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Another scene which I was called to witness, was of an entirely different character. Late in the night, amid the severe beating of a summer's tempest, an urgent request came, that I would go and visit a dying man. I followed my conductor to a remote part of the suburbs, through the darkness and rain, till we reached the house. As I ascended the staircase, I heard the sounds of distress, and as I entered the room, the scene was truly terrifying. A stout, iron-framed man, was grappling with the cholera, while the attacks of the disease seemed like the heavy blows of some tremendous engine, under which the massy walls of the castle tremble from their foundation. The spasmodic action, severe in proportion to the muscular power of the victim, was wrenching every sinew to torture, and extorting from the sufferer cries of heart-rending anguish. But his mental distress was still more acute. Taken down in the midst of health and strength, he saw himself crowded to the very verge of life. In few hours he knew that he must plunge into the yawning abyss; another sun he must never behold. Before the darkness of that night had fled, his unprepared soul must be in the presence of his neglected and insulted God. At one moment, the relentless wrench of the spasm extorted a piercing shriek or groan, the next, as if a sense of bodily pain was drowned by distress of mind, he would break out with a voice of despairing misery, "God be merciful to me a sinner.” This alternation of his mind, formed a combination harrowing to the soul of every spectator. I approached, and attempted to direct his distracted mind to the only source of a sinner's hope. He tried to listen and lie calmly, amid the heavings of the tempest of pain. But agitated and incoherent, he would one moment speak in palliation of his sins and allude to his good deeds, and then, as stung by conscience, would again cry out in bitterness of soul, “God be merciful to me a sinner." Alas, with a mind agitated by fear, a body racked with pain, and the confusion of attendants and medicines, how could the mind think or act in turning to God. I left him, and in a few hours he breathed his last.
But some of the most painful scenes were witnessed at the cholera hospital. This was a long low building, hastily erected in the outskirts of the city, for such of the poor as could not elsewhere be relieved. Many of the scenes here were too loathsome almost to excite pity, and one could not but turn away in disgust and horror. This was particularly the case in the earlier stages of the pestilence, when the building was crowded and the arrangements necessarily imperfect. VOL. X.
One morning after breakfast, though my own frame was enfeebled by constant exertion, yet called by professional duty, I was compelled to visit this hospital. As I approached, a number of coffins, or rather boxes made of boards unplaned and mis-shafen, lay about the door, some empty, some containing a corpse hastily thrust in, with part of the clothes or perhaps a discolored hand or leg protruding. Near by, lay a corpse just dead, brought from the inside, and laid out of the door with the face merely covered with the cloth. As I entered, the long low room was occupied by beds, placed against the wall on each side, leaving a space or alley down through the centre. But actual inspection alone, can convey any idea of the varied scenes of human suffering which met my eye. On my right lay a corpse; he had that moment breathed his last ; his unclosed eyes glared horribly upon me, and the flies with loathsome appetite, were filling his mouth and covering his whole person. In the next bed I heard a feeble wail, touching the heart, even before the meaning of the words reached the ear. It was the wail of one in the last stages of distress begging help. I arfroached the sufferer, and found that it was one of the patients imploring water: “Water, Water," were the only words he could utter. But this, in accordance with the strict injunctions of the physician, the nurses were obliged to refuse, while the sufferer at times, as his strength allowed, raised his piteous cry to every one that passed that way, “Water, Water." I spoke kindly to him, and tried to make him see the necessity of compliance with the physician's directions. He looked at me incredulously, and only reseated his cry, "Water, Water." Though seemingly barbarous, I was compelled to turn away and leave him to his fate.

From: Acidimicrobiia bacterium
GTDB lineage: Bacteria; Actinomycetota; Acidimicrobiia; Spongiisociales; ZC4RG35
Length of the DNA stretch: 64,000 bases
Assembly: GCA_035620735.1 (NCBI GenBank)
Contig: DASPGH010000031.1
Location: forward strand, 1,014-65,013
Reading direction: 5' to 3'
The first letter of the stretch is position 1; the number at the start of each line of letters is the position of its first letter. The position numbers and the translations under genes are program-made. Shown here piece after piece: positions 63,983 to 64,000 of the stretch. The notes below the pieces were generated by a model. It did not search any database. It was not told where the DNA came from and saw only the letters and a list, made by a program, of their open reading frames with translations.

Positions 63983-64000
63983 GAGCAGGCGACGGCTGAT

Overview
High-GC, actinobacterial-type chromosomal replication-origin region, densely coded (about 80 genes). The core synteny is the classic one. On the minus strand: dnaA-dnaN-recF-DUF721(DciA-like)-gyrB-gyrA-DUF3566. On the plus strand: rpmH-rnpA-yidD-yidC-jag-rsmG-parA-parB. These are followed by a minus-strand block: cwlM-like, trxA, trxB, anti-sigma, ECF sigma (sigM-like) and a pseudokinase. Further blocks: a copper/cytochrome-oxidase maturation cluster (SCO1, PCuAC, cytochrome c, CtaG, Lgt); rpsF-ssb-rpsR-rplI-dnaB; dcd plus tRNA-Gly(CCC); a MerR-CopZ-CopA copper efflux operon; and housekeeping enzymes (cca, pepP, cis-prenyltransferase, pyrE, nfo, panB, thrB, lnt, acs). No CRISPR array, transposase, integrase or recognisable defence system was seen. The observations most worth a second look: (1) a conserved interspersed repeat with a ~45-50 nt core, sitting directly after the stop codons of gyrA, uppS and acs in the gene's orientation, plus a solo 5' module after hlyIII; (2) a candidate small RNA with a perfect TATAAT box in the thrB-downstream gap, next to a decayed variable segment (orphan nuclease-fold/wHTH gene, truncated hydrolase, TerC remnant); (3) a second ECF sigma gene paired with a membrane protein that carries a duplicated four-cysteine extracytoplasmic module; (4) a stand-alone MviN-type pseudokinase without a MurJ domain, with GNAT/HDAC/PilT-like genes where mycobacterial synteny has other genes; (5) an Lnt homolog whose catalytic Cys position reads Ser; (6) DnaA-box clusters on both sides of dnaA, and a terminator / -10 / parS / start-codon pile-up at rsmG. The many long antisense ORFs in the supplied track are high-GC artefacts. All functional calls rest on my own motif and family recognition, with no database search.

Suddenly my attention was attracted by some words ssoken rather harshly, and going up to ascertain the cause, I found one of the nurses standing by the side of a female patient with a bottle in her hand, and from the tenor of her reproaches I ascertained, that hot water having been put to her feet, she had contrived to get at it with her hand, extract the cork, and relieve her thirst. Being discovered, she had thus caused the altercation which had attracted my notice.
I next turned to a bed, on which lay a man apparently near his end. At his head stood a woman, evidently his wife, neither sobbing nor groaning; but with a mute expression of anguish and despair, which might have melted a heart of stone. Now she gazed on the features of her expiring husband, and then turned to a group of little children standing around the bed. I approached her and endeavored to introduce conversation. She shook her head in token of not understanding me. Others came around, -one spoke in French, another in Irish, another in Gaelic ; but she understood not. As well as could be ascertained, it was a Welsh family just arrived, on their way to join some of their countrymen. The father and husband was taken sick, and here forlorn, miserable and poor, they were shut out from the kind tones of sympathy and pity. We could only look upon them with pity and turn away saddened.
I soon diseovered the young man whom I came to see. On inquiry, I found that he was without friends, had come to this country alone, had been here but a few days, was taken sick, and brought here to die friendless and alone. I sat with the poor fellow, comforting him, and directing him to the Savior of sinners. He was deeply grateful for my attention, and hoped to recover. He died ihe next day.